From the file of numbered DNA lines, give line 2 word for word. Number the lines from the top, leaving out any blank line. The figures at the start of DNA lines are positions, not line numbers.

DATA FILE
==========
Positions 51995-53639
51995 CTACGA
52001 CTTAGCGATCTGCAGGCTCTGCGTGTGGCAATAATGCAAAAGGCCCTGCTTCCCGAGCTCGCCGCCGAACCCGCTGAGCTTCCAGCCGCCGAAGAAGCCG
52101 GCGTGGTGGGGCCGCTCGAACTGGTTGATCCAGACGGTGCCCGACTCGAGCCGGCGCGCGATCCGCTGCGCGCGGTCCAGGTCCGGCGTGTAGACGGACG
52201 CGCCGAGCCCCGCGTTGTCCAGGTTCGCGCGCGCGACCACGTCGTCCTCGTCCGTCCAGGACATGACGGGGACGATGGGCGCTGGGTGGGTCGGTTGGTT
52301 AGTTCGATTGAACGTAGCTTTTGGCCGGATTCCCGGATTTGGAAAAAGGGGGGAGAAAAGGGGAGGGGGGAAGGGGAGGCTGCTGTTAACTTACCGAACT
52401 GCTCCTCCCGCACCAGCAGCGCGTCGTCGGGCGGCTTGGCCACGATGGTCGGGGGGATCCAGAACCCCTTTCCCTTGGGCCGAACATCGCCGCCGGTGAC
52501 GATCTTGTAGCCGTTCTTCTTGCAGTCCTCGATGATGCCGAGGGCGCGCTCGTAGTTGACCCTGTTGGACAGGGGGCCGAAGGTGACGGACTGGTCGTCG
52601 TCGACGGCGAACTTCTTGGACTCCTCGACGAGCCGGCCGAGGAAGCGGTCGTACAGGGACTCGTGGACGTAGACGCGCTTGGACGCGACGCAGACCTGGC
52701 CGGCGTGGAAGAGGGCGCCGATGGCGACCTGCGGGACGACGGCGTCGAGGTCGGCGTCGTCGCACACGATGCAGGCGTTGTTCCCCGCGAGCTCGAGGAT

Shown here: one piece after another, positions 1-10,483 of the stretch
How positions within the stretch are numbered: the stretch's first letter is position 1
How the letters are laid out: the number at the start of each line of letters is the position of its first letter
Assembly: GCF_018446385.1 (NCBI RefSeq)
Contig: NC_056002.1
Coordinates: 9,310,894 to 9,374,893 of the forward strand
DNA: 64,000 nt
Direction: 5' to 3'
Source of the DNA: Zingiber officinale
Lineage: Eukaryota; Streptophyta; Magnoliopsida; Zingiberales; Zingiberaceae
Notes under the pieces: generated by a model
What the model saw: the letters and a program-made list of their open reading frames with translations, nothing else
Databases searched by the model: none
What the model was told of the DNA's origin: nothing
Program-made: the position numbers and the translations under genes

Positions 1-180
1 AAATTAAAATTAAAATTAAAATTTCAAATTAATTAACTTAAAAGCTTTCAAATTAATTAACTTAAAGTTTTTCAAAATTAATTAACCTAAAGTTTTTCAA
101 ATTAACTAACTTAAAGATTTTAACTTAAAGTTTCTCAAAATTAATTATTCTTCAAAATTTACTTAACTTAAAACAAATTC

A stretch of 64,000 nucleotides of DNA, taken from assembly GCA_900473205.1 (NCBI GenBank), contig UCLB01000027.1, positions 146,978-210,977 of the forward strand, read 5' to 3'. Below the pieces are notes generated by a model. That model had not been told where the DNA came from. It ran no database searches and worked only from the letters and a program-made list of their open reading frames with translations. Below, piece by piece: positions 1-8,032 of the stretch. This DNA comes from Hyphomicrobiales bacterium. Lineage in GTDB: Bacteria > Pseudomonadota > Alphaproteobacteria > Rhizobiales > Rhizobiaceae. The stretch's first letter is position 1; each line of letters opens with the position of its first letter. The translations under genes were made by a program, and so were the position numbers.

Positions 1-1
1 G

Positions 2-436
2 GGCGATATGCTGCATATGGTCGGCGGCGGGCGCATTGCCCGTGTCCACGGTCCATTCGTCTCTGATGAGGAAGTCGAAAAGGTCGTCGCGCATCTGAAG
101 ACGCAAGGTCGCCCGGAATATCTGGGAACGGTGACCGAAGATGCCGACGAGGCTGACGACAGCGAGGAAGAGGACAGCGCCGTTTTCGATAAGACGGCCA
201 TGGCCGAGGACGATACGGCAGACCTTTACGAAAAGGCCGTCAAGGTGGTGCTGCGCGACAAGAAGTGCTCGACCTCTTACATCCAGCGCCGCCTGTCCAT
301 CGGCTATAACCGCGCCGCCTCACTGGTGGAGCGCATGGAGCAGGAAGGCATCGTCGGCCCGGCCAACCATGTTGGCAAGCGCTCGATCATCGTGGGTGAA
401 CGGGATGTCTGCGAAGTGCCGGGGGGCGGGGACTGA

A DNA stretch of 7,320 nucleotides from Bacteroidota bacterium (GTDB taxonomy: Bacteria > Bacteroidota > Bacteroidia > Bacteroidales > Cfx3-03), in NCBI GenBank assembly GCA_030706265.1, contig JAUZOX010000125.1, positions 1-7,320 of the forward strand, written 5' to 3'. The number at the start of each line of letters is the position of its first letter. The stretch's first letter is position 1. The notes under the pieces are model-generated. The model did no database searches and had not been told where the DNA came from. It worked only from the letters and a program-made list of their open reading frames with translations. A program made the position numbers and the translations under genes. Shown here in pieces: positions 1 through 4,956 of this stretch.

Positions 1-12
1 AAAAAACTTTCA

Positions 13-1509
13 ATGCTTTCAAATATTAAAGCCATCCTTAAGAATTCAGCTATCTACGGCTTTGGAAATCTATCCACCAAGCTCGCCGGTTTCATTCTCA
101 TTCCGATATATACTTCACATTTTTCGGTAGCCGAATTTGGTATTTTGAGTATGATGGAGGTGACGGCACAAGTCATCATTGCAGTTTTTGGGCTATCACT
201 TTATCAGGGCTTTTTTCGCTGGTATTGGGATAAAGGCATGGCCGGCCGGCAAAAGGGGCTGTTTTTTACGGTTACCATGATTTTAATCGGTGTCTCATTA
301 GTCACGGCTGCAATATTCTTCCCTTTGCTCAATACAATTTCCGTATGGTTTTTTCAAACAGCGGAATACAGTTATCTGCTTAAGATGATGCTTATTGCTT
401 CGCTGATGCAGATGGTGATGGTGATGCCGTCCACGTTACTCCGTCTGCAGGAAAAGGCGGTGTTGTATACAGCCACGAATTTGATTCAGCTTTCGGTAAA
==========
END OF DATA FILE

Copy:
51995 CTACGA